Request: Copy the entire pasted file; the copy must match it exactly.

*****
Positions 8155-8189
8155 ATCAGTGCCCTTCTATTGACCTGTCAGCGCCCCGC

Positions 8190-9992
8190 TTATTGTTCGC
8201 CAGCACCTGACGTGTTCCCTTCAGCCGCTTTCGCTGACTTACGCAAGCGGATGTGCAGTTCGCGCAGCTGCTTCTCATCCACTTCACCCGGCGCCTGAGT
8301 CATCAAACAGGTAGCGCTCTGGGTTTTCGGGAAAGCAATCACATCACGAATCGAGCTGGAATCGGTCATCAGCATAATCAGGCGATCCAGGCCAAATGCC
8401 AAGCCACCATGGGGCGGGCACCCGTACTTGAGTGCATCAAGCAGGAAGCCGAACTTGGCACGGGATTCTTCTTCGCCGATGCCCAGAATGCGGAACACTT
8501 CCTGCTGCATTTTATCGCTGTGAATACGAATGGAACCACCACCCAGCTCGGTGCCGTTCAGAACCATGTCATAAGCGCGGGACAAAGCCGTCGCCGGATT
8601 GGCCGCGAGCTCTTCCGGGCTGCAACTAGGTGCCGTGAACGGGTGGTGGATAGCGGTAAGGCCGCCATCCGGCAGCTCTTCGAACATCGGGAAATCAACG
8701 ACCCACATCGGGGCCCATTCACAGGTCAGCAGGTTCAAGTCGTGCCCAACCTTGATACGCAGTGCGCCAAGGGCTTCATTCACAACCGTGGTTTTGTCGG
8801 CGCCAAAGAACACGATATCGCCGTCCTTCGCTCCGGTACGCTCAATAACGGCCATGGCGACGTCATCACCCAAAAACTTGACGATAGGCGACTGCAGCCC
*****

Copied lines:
Positions 8155-8189
8155 ATCAGTGCCCTTCTATTGACCTGTCAGCGCCCCGC

Positions 8190-9992
8190 TTATTGTTCGC
8201 CAGCACCTGACGTGTTCCCTTCAGCCGCTTTCGCTGACTTACGCAAGCGGATGTGCAGTTCGCGCAGCTGCTTCTCATCCACTTCACCCGGCGCCTGAGT
8301 CATCAAACAGGTAGCGCTCTGGGTTTTCGGGAAAGCAATCACATCACGAATCGAGCTGGAATCGGTCATCAGCATAATCAGGCGATCCAGGCCAAATGCC
8401 AAGCCACCATGGGGCGGGCACCCGTACTTGAGTGCATCAAGCAGGAAGCCGAACTTGGCACGGGATTCTTCTTCGCCGATGCCCAGAATGCGGAACACTT
8501 CCTGCTGCATTTTATCGCTGTGAATACGAATGGAACCACCACCCAGCTCGGTGCCGTTCAGAACCATGTCATAAGCGCGGGACAAAGCCGTCGCCGGATT
8601 GGCCGCGAGCTCTTCCGGGCTGCAACTAGGTGCCGTGAACGGGTGGTGGATAGCGGTAAGGCCGCCATCCGGCAGCTCTTCGAACATCGGGAAATCAACG
8701 ACCCACATCGGGGCCCATTCACAGGTCAGCAGGTTCAAGTCGTGCCCAACCTTGATACGCAGTGCGCCAAGGGCTTCATTCACAACCGTGGTTTTGTCGG
8801 CGCCAAAGAACACGATATCGCCGTCCTTCGCTCCGGTACGCTCAATAACGGCCATGGCGACGTCATCACCCAAAAACTTGACGATAGGCGACTGCAGCCC